There may be hope for your storm battered trees that you think are beyond saving. The hurricane destroyed many trees, but those who attended a free workshop Thursday found out that some damaged trees can spring to life once again with a little tender loving care.
Walking through her Saucier yard, Lynn Grier says, "I had a 40 foot oak back here where we're walkin' to now that fell which also took out a cherry tree."
There's no hope for Grier's fallen oak, but she hopes to nurse back to health a beloved pear tree that Hurricane Katrina battered.
"This is my pear tree and it used to stand upright as you can see it's leaning now and one of the things they talked about in one of the sessions this morning was to realign the center of gravity for the tree by cutting off some of these branches that are now leaning way over to the ground," she says.
Grier got those helpful hints at a tree workshop held in Gulfport. Experts offered advice on saving storm damaged trees and recognizing those that are a lost cause.
Rick Olson of the Mississippi Forestry Commission says, "If the top of your tree is gone chances are that the tree isn't gonna grow anymore and may be time to have the tree removed, that's one thing. Also, if you have large areas of inner bark exposed where rot can get started it may be time to have the tree removed."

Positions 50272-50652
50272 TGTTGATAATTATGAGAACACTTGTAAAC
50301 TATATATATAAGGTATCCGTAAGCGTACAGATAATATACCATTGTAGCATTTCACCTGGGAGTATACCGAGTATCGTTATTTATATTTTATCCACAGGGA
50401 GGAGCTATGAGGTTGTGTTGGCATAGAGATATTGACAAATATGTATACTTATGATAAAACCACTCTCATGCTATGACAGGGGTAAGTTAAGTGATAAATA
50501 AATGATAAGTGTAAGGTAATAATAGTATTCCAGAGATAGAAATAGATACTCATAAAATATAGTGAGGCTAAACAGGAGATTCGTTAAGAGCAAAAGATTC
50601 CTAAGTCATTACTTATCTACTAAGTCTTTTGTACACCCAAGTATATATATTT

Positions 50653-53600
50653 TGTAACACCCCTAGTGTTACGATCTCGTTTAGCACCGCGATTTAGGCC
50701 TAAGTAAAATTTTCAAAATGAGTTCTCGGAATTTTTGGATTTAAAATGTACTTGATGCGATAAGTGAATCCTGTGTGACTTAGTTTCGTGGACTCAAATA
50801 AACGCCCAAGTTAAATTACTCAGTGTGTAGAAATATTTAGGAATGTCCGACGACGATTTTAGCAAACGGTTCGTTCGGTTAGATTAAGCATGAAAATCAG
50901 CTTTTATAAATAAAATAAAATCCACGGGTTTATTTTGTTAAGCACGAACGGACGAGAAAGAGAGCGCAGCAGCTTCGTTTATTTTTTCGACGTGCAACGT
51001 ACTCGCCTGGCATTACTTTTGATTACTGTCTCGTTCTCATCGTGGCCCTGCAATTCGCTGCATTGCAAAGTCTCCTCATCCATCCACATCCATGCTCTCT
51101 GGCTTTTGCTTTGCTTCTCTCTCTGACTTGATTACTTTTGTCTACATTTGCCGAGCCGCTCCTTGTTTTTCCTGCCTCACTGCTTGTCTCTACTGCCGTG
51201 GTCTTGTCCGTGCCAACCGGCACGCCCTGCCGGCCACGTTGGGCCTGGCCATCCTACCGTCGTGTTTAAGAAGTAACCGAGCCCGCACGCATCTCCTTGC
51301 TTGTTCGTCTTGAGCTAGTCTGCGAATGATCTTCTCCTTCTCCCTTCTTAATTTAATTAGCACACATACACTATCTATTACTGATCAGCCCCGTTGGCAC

Katrina's winds caused Grier's pear tree to lean over. Olson says most trees along the Coast sustained wind and root damage. The damage could qualify Grier and other home and business owners for a tax break after getting an appraisal from a landscaper.
"We're looking at repair of trees, replacement of damaged trees that are beyond use and all that can be packaged together. People who lost 10, 20, 30 trees, put that together and it comes up to be a very significant tax deduction," says Steven Dicke of Mississippi State University.
Grier says that's great news and now that she knows what to do, she's determined to make sure her pear tree bears fruit again next year. Experts say you can't just push a tree back in the ground that has been uprooted because the tree won't be structurally safe after losing its anchoring roots.